CPU: Intel Core i9-9900X GPU: Intel UHD Graphics RAM: 4x16GB Storage: 2TB M.2 SSD

Best Aesthetics: HP Omen 30L

The HP Omen 30L is our pick for best gaming desktop
What We Like
  • Attractive minimalist design

  • Very receptive to upgrades

  • Robust construction and build quality

What We Don't Like
  • Packaged with bloatware

  • Will need a better power supply to handle larger upgrades

The HP Omen 30L is among the first in HP's gaming desktop lineup to benefit from its recent rebranding, abandoning the threatening red logo in favor of an ominous white diamond. Aesthetics aside, HP has continued the Omen legacy with a solid and relatively affordable gaming desktop.

The model we've outlined here features a top-of-the-line 10th-generation Intel gaming processor, 16GB of HyperX DDR4 RAM, and a NVIDIA RTX 3070. The 1TB M.2 SSD provides a solid amount of space to get started with. Just like HP's previous models, the 30L also allows for some customization options based on your budget, offering a decent amount of flexibility in your build.

There's plenty of room for upgrades down the line thanks to the computer's spacious case, but regardless of which parts you go with, the standard warranty still provides you with a year of coverage from the date of purchase.

CPU: Intel Core i7-10700F | GPU: Nvidia GeForce RTX 3070 RAM: 16GB Storage: 1TB M.2 SSD

Best Form Factor: MSI MPG Trident 3 Gaming Desktop

What We Like
  • Extremely small

  • Can sit vertically or horizontally

  • Excellent performance

What We Don't Like
  • Packaged bloatware

  • Little room for upgrade potential

The MSI MPG Trident 3 puts a remarkable amount of power into an incredibly small package, even giving modest builds like the Corsair One and NZXT H1 a run for their money. The desktop's sharp and angular form factor is highlighted with small but sleek-looking RGB light, and features a case design which looks like what you would expect a next-gen console to look like.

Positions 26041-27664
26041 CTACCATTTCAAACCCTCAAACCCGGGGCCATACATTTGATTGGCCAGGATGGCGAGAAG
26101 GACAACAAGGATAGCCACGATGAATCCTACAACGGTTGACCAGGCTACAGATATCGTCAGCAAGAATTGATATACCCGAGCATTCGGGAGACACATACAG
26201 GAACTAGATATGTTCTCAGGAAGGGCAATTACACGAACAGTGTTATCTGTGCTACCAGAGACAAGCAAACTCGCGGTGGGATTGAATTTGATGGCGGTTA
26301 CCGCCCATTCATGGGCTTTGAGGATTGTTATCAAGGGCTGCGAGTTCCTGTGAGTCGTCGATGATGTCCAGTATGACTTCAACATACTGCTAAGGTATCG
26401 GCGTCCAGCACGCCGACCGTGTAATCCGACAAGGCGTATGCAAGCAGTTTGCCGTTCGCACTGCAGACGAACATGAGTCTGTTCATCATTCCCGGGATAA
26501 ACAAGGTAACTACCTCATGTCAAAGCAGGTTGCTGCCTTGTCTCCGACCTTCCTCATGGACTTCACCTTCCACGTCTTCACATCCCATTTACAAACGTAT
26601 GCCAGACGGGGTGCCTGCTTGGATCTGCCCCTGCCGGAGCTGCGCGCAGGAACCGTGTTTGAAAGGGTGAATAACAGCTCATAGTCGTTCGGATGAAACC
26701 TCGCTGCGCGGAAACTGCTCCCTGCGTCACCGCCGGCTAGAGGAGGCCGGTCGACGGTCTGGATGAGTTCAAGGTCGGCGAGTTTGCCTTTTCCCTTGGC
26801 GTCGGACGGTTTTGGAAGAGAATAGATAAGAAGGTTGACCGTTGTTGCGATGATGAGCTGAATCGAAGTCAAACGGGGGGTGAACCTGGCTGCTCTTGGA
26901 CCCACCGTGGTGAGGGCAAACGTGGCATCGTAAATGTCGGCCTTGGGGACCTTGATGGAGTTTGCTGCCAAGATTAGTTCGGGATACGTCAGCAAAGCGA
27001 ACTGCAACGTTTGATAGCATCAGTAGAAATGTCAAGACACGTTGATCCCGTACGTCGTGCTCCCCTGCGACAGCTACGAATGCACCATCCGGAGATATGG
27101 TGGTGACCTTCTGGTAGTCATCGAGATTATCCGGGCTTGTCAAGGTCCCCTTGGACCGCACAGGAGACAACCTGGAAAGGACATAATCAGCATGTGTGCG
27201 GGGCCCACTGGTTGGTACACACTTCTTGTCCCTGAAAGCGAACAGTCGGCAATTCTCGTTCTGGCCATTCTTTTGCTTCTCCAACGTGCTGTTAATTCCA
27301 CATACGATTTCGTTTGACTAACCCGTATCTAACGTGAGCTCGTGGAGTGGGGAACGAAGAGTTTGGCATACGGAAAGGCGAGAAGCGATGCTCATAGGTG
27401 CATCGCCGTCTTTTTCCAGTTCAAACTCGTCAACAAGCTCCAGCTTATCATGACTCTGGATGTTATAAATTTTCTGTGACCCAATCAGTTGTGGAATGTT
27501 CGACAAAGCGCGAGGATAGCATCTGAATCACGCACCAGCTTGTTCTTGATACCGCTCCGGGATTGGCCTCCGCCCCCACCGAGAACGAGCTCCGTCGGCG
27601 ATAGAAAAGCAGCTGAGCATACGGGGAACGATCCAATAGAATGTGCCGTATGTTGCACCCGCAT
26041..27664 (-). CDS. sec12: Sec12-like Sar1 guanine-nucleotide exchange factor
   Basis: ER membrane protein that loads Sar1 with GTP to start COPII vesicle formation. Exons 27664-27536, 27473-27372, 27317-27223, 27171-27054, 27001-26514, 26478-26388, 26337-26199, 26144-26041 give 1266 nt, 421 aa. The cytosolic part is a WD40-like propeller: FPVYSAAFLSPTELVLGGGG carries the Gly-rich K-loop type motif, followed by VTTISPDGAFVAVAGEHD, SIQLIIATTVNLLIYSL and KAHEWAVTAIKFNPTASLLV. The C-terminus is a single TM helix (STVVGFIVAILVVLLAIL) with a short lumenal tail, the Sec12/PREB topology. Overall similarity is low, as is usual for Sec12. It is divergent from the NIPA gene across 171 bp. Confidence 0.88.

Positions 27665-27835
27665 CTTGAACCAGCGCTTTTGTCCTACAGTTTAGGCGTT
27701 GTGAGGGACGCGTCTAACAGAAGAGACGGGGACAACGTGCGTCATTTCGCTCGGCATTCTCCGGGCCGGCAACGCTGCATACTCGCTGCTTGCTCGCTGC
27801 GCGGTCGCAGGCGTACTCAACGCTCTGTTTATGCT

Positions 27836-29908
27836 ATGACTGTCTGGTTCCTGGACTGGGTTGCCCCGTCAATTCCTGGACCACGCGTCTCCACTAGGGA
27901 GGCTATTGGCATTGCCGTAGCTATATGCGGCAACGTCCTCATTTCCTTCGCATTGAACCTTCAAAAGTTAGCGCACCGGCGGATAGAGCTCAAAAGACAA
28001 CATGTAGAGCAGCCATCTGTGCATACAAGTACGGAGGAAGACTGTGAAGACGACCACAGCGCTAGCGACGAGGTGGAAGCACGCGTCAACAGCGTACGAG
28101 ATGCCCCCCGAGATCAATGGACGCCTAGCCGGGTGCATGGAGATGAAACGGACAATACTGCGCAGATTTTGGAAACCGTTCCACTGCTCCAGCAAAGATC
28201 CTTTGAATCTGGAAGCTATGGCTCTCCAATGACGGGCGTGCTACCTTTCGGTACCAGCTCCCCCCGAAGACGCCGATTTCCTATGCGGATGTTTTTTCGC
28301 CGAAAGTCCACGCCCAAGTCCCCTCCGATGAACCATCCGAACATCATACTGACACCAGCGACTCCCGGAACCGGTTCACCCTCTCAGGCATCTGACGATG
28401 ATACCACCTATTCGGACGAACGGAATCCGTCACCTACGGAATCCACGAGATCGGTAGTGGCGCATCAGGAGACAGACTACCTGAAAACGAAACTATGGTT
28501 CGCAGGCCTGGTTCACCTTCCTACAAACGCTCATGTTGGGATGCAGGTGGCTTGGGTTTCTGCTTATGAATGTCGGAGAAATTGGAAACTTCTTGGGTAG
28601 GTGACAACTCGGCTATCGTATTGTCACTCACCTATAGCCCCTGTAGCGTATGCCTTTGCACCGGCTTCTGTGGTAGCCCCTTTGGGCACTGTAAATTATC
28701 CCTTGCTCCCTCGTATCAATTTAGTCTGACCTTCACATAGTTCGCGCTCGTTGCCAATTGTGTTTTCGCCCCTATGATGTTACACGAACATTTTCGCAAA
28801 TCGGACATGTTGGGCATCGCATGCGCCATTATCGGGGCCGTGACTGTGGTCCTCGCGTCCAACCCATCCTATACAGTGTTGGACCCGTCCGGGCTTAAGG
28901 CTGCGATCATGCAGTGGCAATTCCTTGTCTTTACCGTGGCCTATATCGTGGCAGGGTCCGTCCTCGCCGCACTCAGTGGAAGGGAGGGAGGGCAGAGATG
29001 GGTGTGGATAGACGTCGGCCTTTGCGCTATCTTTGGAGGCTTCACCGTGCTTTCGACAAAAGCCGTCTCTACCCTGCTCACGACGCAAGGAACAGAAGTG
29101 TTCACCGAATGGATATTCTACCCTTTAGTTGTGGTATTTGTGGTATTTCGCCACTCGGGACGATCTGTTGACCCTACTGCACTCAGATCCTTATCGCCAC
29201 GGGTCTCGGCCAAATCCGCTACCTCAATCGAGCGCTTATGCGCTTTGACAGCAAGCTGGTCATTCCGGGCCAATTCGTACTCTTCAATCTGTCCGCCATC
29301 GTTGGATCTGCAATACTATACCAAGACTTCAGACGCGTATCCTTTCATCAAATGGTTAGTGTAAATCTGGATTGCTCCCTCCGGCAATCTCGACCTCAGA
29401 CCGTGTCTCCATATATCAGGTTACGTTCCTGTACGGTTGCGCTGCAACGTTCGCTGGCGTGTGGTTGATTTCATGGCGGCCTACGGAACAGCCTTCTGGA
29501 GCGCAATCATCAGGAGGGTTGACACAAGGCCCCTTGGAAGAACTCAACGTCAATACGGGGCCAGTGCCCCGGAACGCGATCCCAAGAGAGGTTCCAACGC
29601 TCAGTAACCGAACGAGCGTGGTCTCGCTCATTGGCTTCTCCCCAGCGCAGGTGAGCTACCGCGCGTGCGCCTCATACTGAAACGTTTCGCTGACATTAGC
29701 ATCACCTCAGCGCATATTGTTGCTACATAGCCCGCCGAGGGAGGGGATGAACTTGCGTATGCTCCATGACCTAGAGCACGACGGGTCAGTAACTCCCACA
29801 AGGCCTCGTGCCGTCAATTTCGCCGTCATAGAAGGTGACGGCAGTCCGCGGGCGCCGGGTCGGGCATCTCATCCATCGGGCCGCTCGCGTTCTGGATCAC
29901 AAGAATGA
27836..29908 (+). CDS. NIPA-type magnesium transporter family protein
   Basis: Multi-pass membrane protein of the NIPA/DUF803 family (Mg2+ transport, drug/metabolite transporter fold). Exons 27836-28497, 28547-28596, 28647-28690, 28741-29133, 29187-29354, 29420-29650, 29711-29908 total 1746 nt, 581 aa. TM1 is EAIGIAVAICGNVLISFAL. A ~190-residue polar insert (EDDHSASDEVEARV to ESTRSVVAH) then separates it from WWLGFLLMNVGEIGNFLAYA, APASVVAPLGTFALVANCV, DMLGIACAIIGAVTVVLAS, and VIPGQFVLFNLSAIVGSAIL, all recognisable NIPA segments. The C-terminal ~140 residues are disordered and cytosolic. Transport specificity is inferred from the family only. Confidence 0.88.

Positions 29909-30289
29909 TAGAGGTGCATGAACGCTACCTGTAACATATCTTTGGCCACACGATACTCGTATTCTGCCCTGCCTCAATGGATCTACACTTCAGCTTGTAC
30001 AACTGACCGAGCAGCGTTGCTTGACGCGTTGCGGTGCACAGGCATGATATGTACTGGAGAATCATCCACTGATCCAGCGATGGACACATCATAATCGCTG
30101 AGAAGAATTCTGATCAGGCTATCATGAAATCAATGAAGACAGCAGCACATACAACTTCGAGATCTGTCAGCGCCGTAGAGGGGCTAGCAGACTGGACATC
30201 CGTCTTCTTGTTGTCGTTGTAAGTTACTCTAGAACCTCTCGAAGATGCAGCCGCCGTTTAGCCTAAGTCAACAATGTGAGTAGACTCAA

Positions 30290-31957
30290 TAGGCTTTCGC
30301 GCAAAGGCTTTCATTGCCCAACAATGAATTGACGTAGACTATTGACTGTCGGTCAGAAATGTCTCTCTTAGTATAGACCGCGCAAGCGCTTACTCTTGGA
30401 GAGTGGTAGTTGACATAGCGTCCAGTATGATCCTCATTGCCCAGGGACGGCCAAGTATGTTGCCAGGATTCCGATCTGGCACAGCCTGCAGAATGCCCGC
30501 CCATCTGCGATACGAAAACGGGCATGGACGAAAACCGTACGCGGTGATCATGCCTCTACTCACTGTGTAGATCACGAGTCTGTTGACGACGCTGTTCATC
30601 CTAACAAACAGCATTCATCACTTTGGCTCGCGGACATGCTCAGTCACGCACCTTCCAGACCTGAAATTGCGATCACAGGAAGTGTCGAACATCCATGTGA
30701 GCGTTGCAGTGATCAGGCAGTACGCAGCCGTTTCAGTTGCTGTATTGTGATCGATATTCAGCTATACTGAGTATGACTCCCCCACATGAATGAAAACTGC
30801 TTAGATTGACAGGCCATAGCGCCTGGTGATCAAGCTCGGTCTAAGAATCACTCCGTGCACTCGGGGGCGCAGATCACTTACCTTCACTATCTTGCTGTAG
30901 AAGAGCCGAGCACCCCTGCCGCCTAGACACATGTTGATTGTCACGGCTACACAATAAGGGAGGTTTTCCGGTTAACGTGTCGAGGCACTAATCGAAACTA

This gaming PC has a considerable amount of power behind it as well, featuring hardware you'd expect on a desktop twice its size. The Trident comes packed with an Intel 10700F, a Nvidia RTX 2060, and a 512GB M.2 SSD plus a 1TB 2.5-inch HDD. The chassis also packs in 16GB of RAM, with support for up to 64GB if you choose to upgrade.

The Trident can easily serve as a gaming desktop if your desk space is at a premium, but it truly shines in the living room, filling in as a game console and media PC. The desktop can be vertically oriented or laid flat depending on where you need to stash it, but occupies a footprint no larger than an Xbox One or PS4.

CPU: Intel Core i7-10700F | GPU: Nvidia GeForce RTX 2060 RAM: 2x8GB Storage: 512GB M.2 SSD + 1TB 2.5-inch HDD

Best Mini Gaming PC: Intel NUC 9 Extreme NUC9i9QNX

Intel NUC 9 Extreme NUC9i9QNX
What We Like
  • Incredibly small

  • Easily portable

  • Powerful

What We Don't Like
  • Can be a bit noisy

  • Expensive

The Intel NUC 9 Extreme is an interesting gaming computer option. It’s about the size of a normal external hard disk drive, but packs much more under the hood than your average computer.

A 9th-generation Intel i9-9980HK processor provides users with plenty of processing power, along with 64GB of RAM and a 2TB SSD hard drive. These specs already beat most desktops and many lower-end gaming PCs. The mini PC comes with an AMD Radeon EX Vega M GH graphics card, but can be upgraded up to a NVIDIA GeForce RTX 2070 Mini pretty easily. 

The PC is 4K ready, and has two Gigabit LAN ports, an HDMI 2.0a port, two Thunderbolt 3 ports, a 3.5mm stereo jack, and six USB 3.1 ports, so buyers will be able to plug in almost any device they need. The PC can be a bit noisy under heavy load, and can certainly be expensive. The PC's size is a big benefit, as traveling with it is easy and convenient.

CPU: Intel Core i9-9980HK | GPU: Intel UHD Graphics RAM: 2x8GB Storage: 380GB M.2 SSD + 1TB M.2 SSD

Best Budget: Dell G5 5090

The Dell Inspiron G5 is a gaming desktop from Dell.
What We Like
  • Great price

  • Upgradeable

  • Tons of options

What We Don't Like
  • Smaller chassis may get hot after upgrading

The Dell G5 Gaming desktop has a lot of available options, but there are plenty of choices to allow gamers to get into PC gaming at a price of under $1,000 without sacrificing too much. Users will get a good start to a system that they can build onto, although they may need a new rig if they decide to start investing into the highest parts, since they generate a lot of heat and the small case does not leave much room for extra cooling.